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“Every day is my best day; this is my life. I am not going to have this moment again.” —Bernie Siegel


Just a few days ago, one of my neighbors walked by my house while I was working in the yard, and we talked for a few minutes. When she got ready to leave, I wished her a good day and resumed what I was doing; before I could turn away, she smiled and said, “Oh, please, don’t wish me a good day; I’m glad it’s almost evening and this day is over.”


I asked her if anything was the matter, and she simply replied that nothing particularly good or bad had happened, but it had been a long day. After she was gone, I thought about what my neighbor said. Nothing monumental had happened, but here she was, walking on her own legs, breathing, and able to freely move around in a nice neighborhood at a relaxed pace—all things that someone living a harsher reality might have considered a slice of Heaven.


Her reaction was not too different from the response I’ve had from other people before, when I have asked how their day was going. “I need to find something to do to pass the day,” said one; “If I stay busy, at least the day moves faster,” said another. Are we really in such a rush to use up our days? Then what?


The average life of a human being is about eighty years, or the equivalent of about 28,000 days. By the time we have reached mid-life, we have already used approximately half of our supply, and that doesn’t factor in the fact that our number of available days could be cut down even smaller by illness or accidents.


Beginning in early childhood, we spend our lives rushing time—as toddlers we want to be big kids, as kids we wish to be teenagers, as teens we count days until we are adults, and as adults we fantasize about the days we will be able to retire and enjoy our golden years. By the time we get to the golden years, we wish we could turn back the clock because, quite often, we have wasted our lives maintaining our focus on the next target rather than making the most of what we had when we had it.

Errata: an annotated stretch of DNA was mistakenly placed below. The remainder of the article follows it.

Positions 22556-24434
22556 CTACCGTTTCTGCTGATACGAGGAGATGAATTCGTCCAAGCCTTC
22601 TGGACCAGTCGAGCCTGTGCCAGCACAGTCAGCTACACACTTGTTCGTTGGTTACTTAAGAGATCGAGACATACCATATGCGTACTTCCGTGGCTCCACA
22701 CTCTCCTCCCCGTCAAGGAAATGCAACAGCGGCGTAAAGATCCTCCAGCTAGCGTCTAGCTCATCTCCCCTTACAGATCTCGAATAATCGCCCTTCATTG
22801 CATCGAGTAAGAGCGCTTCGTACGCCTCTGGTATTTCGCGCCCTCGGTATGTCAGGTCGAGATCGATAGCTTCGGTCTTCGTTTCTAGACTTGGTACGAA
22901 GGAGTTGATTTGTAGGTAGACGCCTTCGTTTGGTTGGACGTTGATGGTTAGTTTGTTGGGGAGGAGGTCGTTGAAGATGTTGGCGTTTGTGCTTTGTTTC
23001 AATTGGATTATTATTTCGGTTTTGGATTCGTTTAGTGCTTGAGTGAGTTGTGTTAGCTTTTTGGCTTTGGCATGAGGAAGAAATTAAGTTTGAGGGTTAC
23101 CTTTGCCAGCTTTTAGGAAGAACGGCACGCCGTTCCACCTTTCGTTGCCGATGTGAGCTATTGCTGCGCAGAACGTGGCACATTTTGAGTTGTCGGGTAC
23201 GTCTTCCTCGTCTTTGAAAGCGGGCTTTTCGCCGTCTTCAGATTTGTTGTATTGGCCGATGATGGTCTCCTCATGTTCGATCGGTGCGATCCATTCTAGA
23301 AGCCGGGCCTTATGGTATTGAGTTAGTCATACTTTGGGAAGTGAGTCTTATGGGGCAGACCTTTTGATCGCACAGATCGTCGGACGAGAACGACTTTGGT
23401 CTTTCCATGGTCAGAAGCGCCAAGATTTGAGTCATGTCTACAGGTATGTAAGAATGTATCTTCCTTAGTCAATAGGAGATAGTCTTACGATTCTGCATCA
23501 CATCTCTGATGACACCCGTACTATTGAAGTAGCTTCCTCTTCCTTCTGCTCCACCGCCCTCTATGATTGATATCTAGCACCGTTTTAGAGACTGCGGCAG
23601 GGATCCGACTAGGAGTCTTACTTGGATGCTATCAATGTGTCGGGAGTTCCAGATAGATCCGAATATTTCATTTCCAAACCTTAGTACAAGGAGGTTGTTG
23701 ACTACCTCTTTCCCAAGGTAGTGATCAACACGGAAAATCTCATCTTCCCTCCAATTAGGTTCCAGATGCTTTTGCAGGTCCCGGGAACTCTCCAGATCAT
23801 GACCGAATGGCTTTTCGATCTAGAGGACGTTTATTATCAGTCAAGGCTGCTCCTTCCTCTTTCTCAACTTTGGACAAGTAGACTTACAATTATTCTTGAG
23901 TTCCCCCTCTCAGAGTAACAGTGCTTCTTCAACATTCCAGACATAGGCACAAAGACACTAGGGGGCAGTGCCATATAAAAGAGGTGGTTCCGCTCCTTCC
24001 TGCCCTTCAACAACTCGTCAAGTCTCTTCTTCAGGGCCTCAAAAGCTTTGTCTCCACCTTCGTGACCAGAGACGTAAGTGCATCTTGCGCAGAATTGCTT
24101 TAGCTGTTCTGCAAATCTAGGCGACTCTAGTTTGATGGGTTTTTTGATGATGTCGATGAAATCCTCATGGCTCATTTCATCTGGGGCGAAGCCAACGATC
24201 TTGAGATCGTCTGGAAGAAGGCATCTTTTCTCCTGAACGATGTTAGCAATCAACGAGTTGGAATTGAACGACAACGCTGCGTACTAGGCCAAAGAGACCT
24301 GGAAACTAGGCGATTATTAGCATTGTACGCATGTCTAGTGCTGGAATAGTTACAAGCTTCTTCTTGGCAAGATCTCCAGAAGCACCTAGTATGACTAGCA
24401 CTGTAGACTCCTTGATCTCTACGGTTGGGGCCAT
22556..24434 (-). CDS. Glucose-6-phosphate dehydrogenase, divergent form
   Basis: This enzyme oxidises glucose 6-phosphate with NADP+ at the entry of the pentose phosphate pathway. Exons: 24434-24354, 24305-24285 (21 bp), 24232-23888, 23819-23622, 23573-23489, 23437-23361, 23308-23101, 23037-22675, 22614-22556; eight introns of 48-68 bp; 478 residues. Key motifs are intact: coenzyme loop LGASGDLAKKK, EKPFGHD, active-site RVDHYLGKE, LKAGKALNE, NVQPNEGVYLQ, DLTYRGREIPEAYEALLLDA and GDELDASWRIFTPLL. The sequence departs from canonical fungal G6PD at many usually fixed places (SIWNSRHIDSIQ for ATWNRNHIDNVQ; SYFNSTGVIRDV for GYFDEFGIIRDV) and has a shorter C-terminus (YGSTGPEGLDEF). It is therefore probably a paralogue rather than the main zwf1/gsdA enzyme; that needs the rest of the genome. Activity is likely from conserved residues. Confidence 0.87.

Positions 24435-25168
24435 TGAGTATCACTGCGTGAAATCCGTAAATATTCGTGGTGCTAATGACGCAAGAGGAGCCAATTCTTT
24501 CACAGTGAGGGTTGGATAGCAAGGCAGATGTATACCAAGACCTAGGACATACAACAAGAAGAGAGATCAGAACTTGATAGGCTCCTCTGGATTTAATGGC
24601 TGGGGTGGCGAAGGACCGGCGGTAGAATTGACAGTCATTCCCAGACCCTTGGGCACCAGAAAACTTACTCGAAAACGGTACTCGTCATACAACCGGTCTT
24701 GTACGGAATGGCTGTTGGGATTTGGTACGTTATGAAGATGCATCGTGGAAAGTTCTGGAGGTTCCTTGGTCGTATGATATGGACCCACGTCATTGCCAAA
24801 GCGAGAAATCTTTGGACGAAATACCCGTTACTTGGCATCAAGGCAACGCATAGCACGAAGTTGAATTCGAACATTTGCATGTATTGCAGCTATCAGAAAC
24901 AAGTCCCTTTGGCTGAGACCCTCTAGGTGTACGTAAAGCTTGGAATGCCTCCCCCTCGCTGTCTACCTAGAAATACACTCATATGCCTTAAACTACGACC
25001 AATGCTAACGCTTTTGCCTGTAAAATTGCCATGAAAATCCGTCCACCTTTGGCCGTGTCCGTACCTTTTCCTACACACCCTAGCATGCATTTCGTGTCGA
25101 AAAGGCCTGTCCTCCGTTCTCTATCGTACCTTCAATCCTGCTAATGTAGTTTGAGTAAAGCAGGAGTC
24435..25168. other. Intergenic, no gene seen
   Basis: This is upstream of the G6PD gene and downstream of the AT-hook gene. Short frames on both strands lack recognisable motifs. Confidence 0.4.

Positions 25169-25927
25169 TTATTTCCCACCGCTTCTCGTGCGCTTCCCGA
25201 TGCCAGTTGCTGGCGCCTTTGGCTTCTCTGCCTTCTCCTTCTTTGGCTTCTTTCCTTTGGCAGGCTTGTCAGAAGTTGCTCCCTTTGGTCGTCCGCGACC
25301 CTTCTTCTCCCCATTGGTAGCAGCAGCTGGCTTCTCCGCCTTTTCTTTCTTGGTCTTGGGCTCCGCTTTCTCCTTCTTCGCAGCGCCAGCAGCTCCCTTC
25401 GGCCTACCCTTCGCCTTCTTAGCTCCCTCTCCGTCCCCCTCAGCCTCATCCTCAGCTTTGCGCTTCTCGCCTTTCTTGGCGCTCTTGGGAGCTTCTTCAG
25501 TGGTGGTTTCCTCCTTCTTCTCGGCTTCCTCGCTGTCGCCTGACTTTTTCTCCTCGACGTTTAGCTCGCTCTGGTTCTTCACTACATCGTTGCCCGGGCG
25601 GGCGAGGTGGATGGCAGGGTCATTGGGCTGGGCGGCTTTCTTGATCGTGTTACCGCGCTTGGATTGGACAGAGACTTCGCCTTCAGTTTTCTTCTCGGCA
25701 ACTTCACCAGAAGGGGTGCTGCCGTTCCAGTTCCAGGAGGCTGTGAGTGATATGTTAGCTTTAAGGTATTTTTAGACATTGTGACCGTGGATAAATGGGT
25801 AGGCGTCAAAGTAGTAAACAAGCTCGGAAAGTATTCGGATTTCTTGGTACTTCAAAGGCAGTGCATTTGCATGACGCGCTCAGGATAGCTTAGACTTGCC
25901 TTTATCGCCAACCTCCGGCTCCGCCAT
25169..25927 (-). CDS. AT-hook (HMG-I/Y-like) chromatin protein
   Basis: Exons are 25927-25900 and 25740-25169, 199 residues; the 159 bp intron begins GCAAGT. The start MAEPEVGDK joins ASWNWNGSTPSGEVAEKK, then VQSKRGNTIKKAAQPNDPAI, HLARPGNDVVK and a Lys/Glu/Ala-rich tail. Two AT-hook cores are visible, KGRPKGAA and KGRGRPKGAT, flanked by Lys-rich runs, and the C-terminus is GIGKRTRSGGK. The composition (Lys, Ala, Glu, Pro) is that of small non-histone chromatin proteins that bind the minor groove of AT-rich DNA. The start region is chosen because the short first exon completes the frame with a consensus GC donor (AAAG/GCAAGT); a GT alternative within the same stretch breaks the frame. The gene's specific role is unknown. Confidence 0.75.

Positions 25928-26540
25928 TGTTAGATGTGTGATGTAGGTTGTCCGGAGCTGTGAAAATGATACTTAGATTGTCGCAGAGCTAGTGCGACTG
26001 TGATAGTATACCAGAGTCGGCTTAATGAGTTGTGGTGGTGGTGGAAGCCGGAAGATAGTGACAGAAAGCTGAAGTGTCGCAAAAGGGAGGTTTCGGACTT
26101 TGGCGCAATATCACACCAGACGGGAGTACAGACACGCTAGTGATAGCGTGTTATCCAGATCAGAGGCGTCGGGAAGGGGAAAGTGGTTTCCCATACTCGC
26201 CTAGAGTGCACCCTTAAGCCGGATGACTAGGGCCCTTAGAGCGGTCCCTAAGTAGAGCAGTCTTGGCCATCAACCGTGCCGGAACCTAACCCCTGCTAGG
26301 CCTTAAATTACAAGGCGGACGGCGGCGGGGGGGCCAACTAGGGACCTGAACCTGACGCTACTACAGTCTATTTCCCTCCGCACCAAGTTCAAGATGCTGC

Imagine being in an elevator car in a museum—all floors have interesting exhibits, but as soon as we get out on one floor we are already thinking about all the neat stuff awaiting at the next level, and rush through the displays; by the time we get to the last floor, we can’t go any further, and one of the employees informs us that we need to move forward toward the exit because we can’t use the same elevator to go back down to the floors we have already visited. We leave the museum feeling that we have missed out on a lot; we could have made the most of our trip if we had taken the time to enjoy the exhibits on every floor rather than rushing through them.


In the film, “Meet Joe Black,” the angel of death is thrilled at the opportunity of experiencing earthly life; a spoonful of peanut butter is interesting to him because he has never tasted it before. By the time we reach our adult years, we have experienced many things, but there are just as many we have never tried. They don’t have to be big or expensive experiences, but maybe just something outside our average routines—bringing warm socks to a state-run facility for the elderly, going to play with animals at a shelter, going to load groceries for the Angel food network, running meals to the disabled, trying a new, exotic food; the choice is endless, and the time commitment can be very flexible. Even a smile, a hug, or a few words exchanged with someone we normally wouldn’t entertain could make our days different and interesting.


It’s not difficult to make today a special day, one worthy of being remembered through time; and if someone is willing to eat a whole spoonful of peanut butter to try something new, we can at least be willing to dispense a genuine smile to the stranger we have ignored until now.

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